FGCU students track gators living on school’s campus

LEE COUNTY, Fla. — Students at Florida Gulf Coast University (FGCU) have been tracking Florida’s apex predator for months.

“Our goal is to figure out how to make sure that alligators and humans can share the landscape,” FGCU professor Win Everham said.

“I’ve lived in Florida my whole life and seen them around and I’ve always loved them,” FGCU senior Nicky Kemp said. “Win loves them too, so we were like, ‘let’s do this.’”

Kemp’s senior project involves placing GPS trackers on alligators that live on FGCU’s campus. There’s no guarantee the students will find a gator on each excursion, much less one that hasn’t been tagged. It’s a gamble every night that students are willing to take.

“It turns out that if you ask a lot of environmental scientists and biologists, ‘would you like to go out at night and catch alligators,’” Everham said, “turns out a lot of them do!”

The students use flashlights to search the campus for alligators. The light reflects off the gators’ eyes in the ponds and culverts that surround the campus.

If they find one on campus that isn’t already tagged, the team uses state-approved methods to catch them.

“Usually, our go-to is we start with an alarm call of a baby,” Everham said. “That sometimes brings them in. We’ll splash the water a little bit, we might use one of those baited hooks, a plug to see if we can bring them in close.”

Once the group has the gator safely on shore, they have 20 minutes to measure the animal and check for tags or add new ones. One tag goes in the plates on the alligator’s tail, the other between their webbed toes using topical anesthesia. Once that’s all complete, the alligator goes back to its natural habitat.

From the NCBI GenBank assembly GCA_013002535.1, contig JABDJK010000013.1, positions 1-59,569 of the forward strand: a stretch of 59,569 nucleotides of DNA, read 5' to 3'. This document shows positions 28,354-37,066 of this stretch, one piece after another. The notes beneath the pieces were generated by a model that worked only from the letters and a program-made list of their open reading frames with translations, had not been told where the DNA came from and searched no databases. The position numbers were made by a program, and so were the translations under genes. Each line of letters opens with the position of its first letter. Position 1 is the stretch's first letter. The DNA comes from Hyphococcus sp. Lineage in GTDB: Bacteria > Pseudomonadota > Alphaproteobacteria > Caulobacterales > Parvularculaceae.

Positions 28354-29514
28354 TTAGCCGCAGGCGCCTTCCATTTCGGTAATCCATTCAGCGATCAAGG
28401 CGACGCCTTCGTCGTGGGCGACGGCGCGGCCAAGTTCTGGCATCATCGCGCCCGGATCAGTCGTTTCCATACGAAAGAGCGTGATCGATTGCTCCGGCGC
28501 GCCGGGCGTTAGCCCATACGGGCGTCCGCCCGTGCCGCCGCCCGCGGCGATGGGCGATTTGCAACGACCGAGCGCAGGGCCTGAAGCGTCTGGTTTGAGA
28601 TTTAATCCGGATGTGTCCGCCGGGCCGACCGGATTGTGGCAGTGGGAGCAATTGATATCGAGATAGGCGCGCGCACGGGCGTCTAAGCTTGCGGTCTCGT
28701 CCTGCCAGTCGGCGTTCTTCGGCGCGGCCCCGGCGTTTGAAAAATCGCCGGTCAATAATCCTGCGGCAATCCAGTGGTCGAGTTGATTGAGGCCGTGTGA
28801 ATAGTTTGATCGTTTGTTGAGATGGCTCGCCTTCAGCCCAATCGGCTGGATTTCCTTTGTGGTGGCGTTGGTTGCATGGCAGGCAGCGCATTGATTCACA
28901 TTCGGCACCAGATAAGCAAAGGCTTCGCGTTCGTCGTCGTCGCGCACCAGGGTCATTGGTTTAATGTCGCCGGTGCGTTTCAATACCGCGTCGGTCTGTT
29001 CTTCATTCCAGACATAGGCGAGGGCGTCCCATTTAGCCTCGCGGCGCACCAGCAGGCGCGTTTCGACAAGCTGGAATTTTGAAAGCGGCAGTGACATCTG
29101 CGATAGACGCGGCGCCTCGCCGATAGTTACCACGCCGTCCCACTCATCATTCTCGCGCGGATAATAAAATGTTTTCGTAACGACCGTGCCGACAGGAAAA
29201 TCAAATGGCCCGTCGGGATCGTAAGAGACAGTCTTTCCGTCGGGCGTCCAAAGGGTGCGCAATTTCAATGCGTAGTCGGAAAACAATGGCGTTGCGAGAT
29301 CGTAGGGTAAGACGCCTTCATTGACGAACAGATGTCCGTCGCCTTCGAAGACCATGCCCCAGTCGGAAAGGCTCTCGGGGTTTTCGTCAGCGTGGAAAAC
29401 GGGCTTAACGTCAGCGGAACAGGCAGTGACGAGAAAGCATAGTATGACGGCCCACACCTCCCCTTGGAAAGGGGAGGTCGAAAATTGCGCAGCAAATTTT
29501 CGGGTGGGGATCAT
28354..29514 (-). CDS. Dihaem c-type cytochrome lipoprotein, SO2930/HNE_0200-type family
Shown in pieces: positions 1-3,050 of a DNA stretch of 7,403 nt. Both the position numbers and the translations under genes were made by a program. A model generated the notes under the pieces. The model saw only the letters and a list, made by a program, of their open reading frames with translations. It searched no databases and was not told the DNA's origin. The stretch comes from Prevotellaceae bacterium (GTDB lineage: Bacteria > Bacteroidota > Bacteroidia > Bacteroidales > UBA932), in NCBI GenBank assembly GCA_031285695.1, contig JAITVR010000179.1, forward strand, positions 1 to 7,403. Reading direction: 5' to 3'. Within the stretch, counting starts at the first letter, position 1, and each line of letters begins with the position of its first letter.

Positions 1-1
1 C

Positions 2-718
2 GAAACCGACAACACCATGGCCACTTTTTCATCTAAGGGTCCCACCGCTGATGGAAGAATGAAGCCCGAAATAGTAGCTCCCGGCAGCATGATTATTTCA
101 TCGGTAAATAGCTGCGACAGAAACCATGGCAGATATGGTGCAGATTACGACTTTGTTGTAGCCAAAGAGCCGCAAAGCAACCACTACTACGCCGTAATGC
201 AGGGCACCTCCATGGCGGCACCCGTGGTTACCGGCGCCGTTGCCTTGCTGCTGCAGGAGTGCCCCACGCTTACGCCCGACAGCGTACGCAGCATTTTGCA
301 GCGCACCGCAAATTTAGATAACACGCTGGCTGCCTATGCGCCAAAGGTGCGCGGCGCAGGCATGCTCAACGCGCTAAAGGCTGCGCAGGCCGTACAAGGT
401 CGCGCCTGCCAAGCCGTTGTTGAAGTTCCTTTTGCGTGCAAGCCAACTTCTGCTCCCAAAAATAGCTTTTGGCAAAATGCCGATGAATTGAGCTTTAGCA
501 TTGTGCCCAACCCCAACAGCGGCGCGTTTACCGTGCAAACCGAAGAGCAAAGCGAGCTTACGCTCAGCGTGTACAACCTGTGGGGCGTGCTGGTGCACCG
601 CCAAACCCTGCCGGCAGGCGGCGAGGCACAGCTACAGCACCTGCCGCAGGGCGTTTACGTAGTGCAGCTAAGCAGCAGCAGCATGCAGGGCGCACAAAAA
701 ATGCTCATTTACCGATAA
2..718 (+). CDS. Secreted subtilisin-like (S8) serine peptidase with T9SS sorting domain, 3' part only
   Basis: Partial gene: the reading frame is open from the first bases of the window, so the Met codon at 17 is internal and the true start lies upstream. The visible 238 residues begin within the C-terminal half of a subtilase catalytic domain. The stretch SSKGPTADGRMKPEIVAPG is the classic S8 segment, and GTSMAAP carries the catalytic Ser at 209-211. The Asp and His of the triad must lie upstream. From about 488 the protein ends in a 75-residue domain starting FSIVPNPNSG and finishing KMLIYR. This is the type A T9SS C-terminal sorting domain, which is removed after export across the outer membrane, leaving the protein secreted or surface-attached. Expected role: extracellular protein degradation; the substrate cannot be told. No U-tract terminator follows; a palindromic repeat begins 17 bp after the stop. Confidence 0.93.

“The species that we share the landscape with are here for a reason,” Everham said. “And we might not understand it but that doesn’t mean it’s not important.”

This research could impact all of Southwest Florida. The Florida Fish and Wildlife Conservation Commission (FWC) gets hundreds of gator nuisance calls every year.

So far this year, they’ve received 22 alligator bite reports. They have also relocated 29 alligators in Lee County to safer spots this year.

Officials said it’s important to know how to safely coexist with gators.

“Tons of people walk by every day and don’t realize there are gators in basically most of the ponds on the main campus,” Kemp said. “There’s not a lot of research on alligators in these urban areas, especially a campus with almost 20,000 people. So it’s very important to understand their behavior, how they move, especially with all the traffic of cars and people around.”

“Sometimes we’re attracted to this landscape because it’s cool and different,” Everham said, “but then there’s really an obligation to understand the difference so that we’re interacting in a safe way.”

The FWC also provides the following safety advice and informational tools:

Video PSA

Infographics

Other Resources

Webpages

News releases 

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